Taipei and Beijing will hold the first round of official negotiations on an economic cooperation framework agreement (ECFA) tomorrow in Beijing, the Straits Exchange Foundation (SEF) said yesterday.
President Ma Ying-jeou’s (馬英九) administration hopes to ink the proposed pact in May during the fifth round of talks between SEF Chairman Chiang Pin-kung (江丙坤) and Chinese counterpart, Association for Relations Across the Taiwan Strait (ARATS) Chen Yunlin (陳雲林).
Chiang and Chen agreed last month during talks in Taichung to place the proposed pact and protection of intellectual property in the next round of meetings scheduled for the first half of this year, possibly in May.
The SEF said in a statement yesterday that tomorrow’s negotiations would be conducted by delegations headed by SEF Secretary-General Kao Koong-lian (高孔廉) and ARATS Executive Vice Minister Zheng Lizhong (鄭立中).
ARATS said in a statement published on the Xinhua news agency Web site yesterday that the “expert discussions were expected to focus on the evaluation of the results and proposals of joint research by academic institutions on both sides on this issue and discussing the official name and basic structure of the economic cooperation framework.”
Xinua said ARATS hoped both sides could “keep to the principle of equality and mutual benefit, seek common ground while reserving differences for the promotion of the economic cooperation in an active and steady manner.”
In an interview with the Taipei Times on Thursday, Ma said that signing the ECFA was “just the beginning” and that eventually the two sides would establish “something similar to a free-trade area.”
The General Agreement on Tariffs and Trade (GATT) 1994 stipulates that the working party of any interim agreement must make appropriate recommendations on the proposed time frame and on measures required to complete the formation of a free-trade area or customs union.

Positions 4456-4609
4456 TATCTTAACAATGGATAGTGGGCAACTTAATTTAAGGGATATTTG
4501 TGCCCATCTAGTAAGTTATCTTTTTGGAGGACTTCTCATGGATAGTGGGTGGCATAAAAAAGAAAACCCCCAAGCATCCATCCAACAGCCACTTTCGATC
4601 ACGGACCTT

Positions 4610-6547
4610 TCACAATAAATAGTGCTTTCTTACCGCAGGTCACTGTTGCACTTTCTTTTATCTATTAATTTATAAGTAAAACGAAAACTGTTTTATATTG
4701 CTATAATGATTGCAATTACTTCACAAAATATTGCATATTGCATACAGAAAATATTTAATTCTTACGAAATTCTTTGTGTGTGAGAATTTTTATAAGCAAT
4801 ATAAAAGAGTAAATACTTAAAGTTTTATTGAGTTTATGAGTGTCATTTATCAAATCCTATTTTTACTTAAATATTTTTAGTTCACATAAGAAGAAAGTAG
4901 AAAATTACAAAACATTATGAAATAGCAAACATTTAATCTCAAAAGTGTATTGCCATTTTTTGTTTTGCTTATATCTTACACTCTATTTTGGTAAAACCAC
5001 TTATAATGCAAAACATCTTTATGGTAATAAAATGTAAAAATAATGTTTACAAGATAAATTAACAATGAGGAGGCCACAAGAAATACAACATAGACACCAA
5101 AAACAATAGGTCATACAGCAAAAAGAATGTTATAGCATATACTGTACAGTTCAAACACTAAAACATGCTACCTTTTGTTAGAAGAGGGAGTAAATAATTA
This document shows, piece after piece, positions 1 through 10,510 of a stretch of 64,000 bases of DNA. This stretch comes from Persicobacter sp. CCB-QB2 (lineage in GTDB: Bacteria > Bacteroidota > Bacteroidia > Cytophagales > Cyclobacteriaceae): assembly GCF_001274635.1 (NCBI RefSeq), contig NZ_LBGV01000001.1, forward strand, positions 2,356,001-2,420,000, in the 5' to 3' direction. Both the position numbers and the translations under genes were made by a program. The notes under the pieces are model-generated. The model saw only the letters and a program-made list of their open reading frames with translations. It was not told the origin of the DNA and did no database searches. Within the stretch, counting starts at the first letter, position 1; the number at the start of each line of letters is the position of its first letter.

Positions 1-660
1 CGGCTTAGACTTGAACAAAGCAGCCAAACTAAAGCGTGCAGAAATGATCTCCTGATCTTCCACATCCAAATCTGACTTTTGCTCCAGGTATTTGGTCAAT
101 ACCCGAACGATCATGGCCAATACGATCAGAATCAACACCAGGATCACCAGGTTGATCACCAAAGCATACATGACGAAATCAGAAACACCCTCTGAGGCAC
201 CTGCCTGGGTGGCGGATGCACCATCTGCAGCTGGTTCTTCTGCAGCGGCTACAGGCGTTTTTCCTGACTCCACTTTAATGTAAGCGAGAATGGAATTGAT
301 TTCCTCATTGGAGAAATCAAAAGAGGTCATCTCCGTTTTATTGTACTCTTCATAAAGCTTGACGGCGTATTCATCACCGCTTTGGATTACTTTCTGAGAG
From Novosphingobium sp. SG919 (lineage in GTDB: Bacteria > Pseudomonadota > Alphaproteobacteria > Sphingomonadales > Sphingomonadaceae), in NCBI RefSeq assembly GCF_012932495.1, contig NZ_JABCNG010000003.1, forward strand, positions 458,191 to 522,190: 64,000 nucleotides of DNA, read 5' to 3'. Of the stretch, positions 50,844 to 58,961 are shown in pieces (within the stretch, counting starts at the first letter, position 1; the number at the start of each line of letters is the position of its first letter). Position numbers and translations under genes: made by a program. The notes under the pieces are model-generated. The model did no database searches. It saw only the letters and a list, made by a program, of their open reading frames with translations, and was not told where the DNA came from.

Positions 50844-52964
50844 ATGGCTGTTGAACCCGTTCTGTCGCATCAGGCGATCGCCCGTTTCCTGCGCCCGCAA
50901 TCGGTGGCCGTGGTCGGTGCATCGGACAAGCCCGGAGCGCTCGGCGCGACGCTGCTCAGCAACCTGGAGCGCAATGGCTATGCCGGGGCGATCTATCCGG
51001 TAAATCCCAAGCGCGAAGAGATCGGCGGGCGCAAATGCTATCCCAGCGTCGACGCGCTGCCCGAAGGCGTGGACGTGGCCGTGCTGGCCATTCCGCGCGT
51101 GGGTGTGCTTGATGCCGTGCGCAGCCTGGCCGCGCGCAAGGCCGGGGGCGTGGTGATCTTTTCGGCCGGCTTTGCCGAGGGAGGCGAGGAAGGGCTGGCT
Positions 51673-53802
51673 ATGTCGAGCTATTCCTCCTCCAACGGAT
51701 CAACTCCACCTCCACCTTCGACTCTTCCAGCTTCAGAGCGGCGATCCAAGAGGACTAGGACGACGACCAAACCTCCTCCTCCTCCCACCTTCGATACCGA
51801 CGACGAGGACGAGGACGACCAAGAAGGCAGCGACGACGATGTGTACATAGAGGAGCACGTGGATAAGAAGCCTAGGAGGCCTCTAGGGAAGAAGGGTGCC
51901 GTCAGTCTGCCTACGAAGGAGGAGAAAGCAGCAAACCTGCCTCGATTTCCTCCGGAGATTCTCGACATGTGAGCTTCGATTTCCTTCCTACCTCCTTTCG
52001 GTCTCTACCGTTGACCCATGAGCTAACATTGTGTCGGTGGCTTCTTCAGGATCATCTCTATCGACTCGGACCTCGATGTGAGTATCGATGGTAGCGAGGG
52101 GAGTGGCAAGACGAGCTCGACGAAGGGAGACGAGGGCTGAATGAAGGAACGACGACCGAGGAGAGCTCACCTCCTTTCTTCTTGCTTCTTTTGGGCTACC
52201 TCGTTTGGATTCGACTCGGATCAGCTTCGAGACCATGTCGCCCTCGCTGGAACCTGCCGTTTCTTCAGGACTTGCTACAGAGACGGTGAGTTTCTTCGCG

Ma denied during the interview that the government would be coerced into fully opening markets in 10 years, saying any country facing such a situation could refer the problem to the WTO.
Article XXIV of the GATT 1994 states that the “reasonable length of time” for opening markets should exceed 10 years only in exceptional cases. The contracting party believing 10 years would be insufficient shall provide a full explanation to the Council for Trade in Goods of the need for a longer period.
A senior Mainland Affairs Council official who wished to remain anonymous told the Taipei Times yesterday that once an ECFA is signed, 90 percent of the local market would be opened within 10 years.
The Ma administration, however, does not want to provide a time frame for forming a free-trade area, the official said, taking into account that such a description would cause concern among those hit hard by the accords.
Nor did they want to do so in a comprehensive agreement on traded goods, a supplementary accord that would follow after the ECFA is signed, the official said.
At a separate setting yesterday, Premier Wu Den-yih (吳敦義) reiterated the government’s promise that it would not open Taiwan’s market further to Chinese agricultural products, nor allow Chinese laborers to work in Taiwan.
Additional reporting by Flora Wang